Taken from Jim Melamed’s training manual, these introductory excerpts suggest that progress in mediation is necessarily incremental; that the mediator should in fact strategically focus on baby steps of progress that can be made; and that, in effectively mediating, the mediator should seek to “only do so much as is necessary” to stimulate available progress so as to not over-direct the process and allow participants to claim progress as their own.
Given a “declaration of conflict,” just how does a mediator best assist parties to reach and enter the “circle of agreement?” The short answer is “not all at once!” In other words, there is no single question or act that will suddenly leap-frog participants into spontaneous agreement. Rather, a mediator learns that progress toward agreement is almost always made gradually and, if the mediator is skilled (and fortunate), steadily.
To the extent that incremental progress is the best we can do, it is then these incremental “baby steps of progress” that we seek, and a mediator is ever-interested in skills, techniques and approaches that will assist participants to take such “baby steps” toward agreement. A helpful question for a mediator to ask him or herself is: “Specifically, what can I do now that will best assist these participants to take their next biggest baby step forward toward agreement?”
This concept of focusing upon the gradual process of incrementally assisting participants to make progress toward agreement relates to the issue of just what is “success” in mediation? Rather than focusing on achieving a complete result at a particular time, a mediator is better advised to accept as success successively helping participants to take “baby steps” toward agreement. It is the nature of things. Don’t fight the river. We as mediators must thus ask ourselves: “What can I next say or do to best assist these participants to make their next biggest baby steps of progress?
The answer is what I call “strategic mediation:” We as mediators want to do the thing that we believe will best assist participants to reach their next incremental agreement. If we are always doing this, doing that which we calculate to best assist the participants to take their next “baby step,”, we are well-focused to maximally assist participants overall. Ask the question: “Am I now doing the exact thing that I believe will best assist these participants to make their next greatest progress toward reaching overall agreement?” If the answer is “no,” then you should likely be doing something else.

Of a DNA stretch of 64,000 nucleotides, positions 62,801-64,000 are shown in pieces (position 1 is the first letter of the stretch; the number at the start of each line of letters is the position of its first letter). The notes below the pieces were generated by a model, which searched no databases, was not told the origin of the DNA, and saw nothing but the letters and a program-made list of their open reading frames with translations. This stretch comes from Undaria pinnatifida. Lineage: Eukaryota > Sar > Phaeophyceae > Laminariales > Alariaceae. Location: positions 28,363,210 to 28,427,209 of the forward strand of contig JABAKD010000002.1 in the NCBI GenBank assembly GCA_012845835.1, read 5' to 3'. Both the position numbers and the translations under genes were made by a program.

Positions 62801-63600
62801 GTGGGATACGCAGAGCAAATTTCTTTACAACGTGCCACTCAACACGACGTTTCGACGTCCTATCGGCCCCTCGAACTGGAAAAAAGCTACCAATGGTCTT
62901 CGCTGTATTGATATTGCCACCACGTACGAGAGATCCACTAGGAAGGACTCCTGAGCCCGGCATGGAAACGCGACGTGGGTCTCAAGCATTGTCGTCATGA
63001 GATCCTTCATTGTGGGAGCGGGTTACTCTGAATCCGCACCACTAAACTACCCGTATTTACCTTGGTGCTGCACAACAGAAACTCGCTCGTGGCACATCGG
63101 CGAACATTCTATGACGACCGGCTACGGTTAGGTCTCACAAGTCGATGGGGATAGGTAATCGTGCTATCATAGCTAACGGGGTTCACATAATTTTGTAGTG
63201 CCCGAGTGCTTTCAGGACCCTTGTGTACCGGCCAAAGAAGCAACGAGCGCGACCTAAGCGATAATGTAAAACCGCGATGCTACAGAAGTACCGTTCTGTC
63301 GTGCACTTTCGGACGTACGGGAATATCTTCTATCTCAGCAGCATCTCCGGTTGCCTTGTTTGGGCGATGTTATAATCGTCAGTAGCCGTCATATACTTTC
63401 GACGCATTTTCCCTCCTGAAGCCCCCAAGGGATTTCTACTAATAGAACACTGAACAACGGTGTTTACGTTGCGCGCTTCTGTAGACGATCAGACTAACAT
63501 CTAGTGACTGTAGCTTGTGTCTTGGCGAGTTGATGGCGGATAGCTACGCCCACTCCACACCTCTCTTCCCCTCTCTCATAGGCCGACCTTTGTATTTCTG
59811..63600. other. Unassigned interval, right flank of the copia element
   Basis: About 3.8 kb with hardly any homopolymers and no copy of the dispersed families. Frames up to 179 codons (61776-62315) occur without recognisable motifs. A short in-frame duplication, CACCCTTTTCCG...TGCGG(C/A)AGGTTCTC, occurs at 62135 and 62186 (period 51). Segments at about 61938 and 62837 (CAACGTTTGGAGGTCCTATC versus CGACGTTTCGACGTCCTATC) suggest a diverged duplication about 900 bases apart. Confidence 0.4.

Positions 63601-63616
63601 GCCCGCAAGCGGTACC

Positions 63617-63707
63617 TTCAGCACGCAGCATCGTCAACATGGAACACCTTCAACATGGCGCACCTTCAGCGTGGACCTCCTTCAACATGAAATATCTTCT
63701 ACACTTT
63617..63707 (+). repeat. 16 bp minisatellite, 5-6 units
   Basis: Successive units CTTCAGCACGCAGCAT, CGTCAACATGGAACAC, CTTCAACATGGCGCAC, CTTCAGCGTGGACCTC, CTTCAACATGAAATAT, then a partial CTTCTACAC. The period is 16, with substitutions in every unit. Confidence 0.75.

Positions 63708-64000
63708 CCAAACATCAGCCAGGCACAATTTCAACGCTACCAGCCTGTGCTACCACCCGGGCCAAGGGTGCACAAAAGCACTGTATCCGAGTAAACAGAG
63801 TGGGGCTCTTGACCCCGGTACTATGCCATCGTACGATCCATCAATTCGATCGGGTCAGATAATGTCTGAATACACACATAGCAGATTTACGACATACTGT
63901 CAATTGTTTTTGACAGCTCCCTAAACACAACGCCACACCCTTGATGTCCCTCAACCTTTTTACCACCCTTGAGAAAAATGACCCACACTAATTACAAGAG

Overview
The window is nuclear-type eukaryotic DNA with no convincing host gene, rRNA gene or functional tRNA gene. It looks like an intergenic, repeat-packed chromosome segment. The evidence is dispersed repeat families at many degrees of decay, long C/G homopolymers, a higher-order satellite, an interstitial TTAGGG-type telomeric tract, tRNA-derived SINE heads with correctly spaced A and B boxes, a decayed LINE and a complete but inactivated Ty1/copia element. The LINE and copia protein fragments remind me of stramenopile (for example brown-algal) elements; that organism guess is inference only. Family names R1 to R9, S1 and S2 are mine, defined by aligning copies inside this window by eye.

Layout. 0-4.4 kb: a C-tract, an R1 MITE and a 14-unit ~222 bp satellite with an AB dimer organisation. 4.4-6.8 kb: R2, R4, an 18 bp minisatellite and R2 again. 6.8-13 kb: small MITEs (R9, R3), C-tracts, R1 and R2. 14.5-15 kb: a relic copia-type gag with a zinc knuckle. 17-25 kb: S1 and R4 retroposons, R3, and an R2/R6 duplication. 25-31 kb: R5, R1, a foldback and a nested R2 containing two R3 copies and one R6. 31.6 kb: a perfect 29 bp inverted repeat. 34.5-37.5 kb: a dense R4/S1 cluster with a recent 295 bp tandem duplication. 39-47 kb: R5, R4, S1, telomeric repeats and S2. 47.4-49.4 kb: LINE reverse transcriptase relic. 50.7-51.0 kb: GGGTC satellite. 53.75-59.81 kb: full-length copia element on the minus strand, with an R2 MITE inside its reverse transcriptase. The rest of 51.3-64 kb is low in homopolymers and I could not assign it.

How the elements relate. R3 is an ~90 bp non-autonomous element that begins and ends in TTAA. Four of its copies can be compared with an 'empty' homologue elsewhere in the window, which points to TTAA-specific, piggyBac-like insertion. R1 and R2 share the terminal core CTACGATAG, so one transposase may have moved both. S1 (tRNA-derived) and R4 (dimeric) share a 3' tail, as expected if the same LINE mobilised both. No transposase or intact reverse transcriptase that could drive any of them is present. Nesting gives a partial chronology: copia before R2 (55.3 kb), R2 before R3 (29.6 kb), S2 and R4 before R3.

This strategic mediation approach, and the mediator’s constant self-questioning as to whether what he or she is doing is the best possible thing to make incremental progress, will, overall, lead to a most efficient and economic mediation process. In this sense, this strategic mediation conceptual approach has public policy implications. If we as mediators are able to identify the skills that best assist participants to make efficient and economic incremental progress, the case for the growth of mediation as a cost-effective choice can be most capably made.
Less is More
Just as it is suggested that the mediator should focus on available incremental progress and what he or she can next do to support this, it is also suggested that the mediator “only intervene so forcefully as necessary to get the job done.” In this sense, “less is more” in mediation. The less that the mediator can do and still get the desired incremental progress, the more participants will own the progress that is made as their own and not imposed upon them.
Thus, for example, in working with doubt and dissonance in mediation, the mediator is better off “using a feather rather than a sledge,” if the mediator can get the job done with a feather. Similarly, the mediator gently floating options for consideration, rather than specifically recommending solutions, is an example of this understated approach. Rather than saying “Why don’t you . . . ,” the mediator can say: “Might one option, among others I am sure, be something along the lines of . . .” A wonderful approach for so gently raising possibilities is the use of “normative stories” (discussed in detail later in this manual). Introducing possibilities with: “It’s non uncommon for folks in your kind of situation to consider . . .” or “Among the options people in your position commonly consider are . . .” are elegant ways of introducing possibilities without creating resistance. When so talking about other similarly situated people, mediation participants eagerly await the information. They don’t resist the information as you are not talking about them, but others. It is “gossip.” People in conflict love gossip about how others in their situation have resolved things.
This type of “less is more” approach also has the advantage of “always leaving an out.” Mediation is not too different from learning to drive. Perhaps you may remember the driver’s education text or videotape saying: “always leave an out.” As a mediator, you always want to have a planned next move if a participant, or both or all participants, are resistant to a certain possibility. In contrast, if a mediator gives directive personal recommendations, advice, or opinion, the risk is that there will be no elegant next move. In a multi-issue mediation, the mediator simply can not afford to risk his or her facilitative capacity by offering directive personal recommendations, advice, or opinion. To clarify, while it may be perfectly “ethical” to offer personal recommendations, advice, or opinion, the problem for a mediator is that doing so does not leave you with a much needed “out” and a planned next move should resistance be encountered.
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